I tend to omit or reduce the amount of salt and sugar used in recipes (just our preference), so for my pizza dough I changed the quantities used. I also adapted the recipe to work with dried active yeast (readily available in UK supermarkets), instead of instant yeast. If using instant yeast just add it to the dry ingredients and mix.

NEO – NEAPOLITAN PIZZA DOUGHIMG_6883

10 cups 00 flour
3 teaspoon salt
Yeast  *see below
4 tablespoons olive oil
500ml room temperature water

DRIED ACTIVE YEAST PREPARATION

2/3rd tsp sugar
100ml water (taken from the 500ml)
2 tsp yeast
Dissolve the sugar in the water.
Mix in the yeast and leave in a warm place for 15 minutes.
This is now ready to use with the other ingredients.

The Pizza Pilgrims insist the best pizza sauce is made from uncooked San Marzano tomatoes that have been squished to a light pulp and sprinkled with salt. Getting my hands on those in my little Welsh Valley is nigh on impossible – or is it?…IMG_8065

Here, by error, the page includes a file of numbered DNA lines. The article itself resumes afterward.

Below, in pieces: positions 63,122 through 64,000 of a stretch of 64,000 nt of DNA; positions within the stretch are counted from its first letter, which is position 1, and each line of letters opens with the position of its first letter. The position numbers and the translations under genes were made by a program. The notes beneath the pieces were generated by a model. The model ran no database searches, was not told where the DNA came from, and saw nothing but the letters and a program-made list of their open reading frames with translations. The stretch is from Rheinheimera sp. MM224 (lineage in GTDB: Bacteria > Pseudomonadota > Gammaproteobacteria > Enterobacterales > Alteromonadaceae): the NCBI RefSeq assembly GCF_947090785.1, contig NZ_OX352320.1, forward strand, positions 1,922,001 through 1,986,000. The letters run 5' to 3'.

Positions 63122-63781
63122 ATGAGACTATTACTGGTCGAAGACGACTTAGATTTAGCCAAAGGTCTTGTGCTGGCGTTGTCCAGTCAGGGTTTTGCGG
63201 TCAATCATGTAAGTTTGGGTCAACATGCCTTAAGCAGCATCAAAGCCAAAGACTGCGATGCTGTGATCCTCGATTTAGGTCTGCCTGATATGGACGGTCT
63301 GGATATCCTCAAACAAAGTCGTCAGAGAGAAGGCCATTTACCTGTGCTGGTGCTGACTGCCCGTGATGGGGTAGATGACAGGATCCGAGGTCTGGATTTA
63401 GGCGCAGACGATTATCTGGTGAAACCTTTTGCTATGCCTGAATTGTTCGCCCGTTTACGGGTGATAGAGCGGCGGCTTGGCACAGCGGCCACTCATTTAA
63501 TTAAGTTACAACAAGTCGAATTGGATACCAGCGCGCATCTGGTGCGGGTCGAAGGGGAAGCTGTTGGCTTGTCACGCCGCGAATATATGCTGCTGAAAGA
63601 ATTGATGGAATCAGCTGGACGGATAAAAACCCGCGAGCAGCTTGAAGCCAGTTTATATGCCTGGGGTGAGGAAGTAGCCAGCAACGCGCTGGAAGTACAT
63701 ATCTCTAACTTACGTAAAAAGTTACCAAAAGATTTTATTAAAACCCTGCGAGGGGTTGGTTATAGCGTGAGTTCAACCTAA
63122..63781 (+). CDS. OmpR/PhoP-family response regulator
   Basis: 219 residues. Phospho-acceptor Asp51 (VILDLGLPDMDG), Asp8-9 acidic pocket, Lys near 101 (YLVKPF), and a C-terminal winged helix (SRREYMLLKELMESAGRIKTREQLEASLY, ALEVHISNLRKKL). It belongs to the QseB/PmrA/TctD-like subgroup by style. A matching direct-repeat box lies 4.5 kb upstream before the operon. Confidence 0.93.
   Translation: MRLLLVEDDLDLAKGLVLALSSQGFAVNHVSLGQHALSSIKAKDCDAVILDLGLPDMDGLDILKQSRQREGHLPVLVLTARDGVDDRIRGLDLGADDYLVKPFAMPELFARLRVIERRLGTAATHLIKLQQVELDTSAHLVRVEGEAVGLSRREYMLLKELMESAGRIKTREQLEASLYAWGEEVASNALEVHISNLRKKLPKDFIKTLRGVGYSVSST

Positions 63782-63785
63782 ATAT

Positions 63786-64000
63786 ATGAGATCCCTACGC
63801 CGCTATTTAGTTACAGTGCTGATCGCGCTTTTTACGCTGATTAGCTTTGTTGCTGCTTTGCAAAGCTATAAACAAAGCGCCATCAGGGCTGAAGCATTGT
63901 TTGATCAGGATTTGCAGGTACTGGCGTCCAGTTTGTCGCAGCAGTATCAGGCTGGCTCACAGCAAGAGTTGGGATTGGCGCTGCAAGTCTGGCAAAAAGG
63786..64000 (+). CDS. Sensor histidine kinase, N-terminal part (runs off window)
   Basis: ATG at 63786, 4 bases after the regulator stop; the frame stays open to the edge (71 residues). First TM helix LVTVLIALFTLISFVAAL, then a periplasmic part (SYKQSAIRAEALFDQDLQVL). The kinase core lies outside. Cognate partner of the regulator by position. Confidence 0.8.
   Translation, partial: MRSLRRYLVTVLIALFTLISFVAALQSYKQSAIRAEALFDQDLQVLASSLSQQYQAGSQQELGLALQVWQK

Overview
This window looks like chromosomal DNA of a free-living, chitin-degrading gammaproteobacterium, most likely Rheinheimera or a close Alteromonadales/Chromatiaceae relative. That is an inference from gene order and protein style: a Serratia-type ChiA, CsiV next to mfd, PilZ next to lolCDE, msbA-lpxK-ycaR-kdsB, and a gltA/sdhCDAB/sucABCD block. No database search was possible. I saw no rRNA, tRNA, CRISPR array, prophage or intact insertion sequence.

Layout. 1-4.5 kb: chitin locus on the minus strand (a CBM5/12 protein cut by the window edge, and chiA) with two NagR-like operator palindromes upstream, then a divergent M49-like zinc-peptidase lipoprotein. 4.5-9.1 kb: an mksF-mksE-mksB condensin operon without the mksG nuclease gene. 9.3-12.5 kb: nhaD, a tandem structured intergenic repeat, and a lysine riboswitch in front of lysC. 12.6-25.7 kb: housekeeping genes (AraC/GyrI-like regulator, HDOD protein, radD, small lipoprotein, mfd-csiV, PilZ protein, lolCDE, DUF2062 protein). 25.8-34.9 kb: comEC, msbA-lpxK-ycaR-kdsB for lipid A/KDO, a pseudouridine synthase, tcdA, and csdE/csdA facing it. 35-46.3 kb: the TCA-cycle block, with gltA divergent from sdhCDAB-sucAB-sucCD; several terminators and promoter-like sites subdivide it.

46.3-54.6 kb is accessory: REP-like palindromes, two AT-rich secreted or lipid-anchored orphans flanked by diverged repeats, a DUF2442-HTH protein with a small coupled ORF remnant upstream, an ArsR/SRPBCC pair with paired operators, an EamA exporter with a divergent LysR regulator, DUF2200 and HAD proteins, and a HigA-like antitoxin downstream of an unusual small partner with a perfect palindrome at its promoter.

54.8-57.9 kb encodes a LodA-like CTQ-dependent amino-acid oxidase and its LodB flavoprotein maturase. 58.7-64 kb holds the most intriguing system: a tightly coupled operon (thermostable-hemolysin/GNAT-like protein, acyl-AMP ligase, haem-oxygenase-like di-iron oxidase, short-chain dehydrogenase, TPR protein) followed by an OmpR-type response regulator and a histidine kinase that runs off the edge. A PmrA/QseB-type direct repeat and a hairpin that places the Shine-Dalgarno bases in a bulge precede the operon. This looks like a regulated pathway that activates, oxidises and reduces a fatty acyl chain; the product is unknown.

I managed to locate a pack of seeds and I’ve a handful of plants growing in the greenhouse and polytunnel! Can’t wait for them to ripen! If you can’t buy it – grow it!
At the moment I use Italian whole plum tomatoes and carefully remove them from the juice and mash the fruit.

Some of best garlic bread is the simplest to make when you’re using a wood fired oven.

Take a piece of pizza dough.
Roll it out.
Dot with garlic, butter (or olive oil) and maybe a sprinkling of parmesan and poppy seeds.

”Pizza is like sex. Even when it’s bad it’s good”
Mel Brooks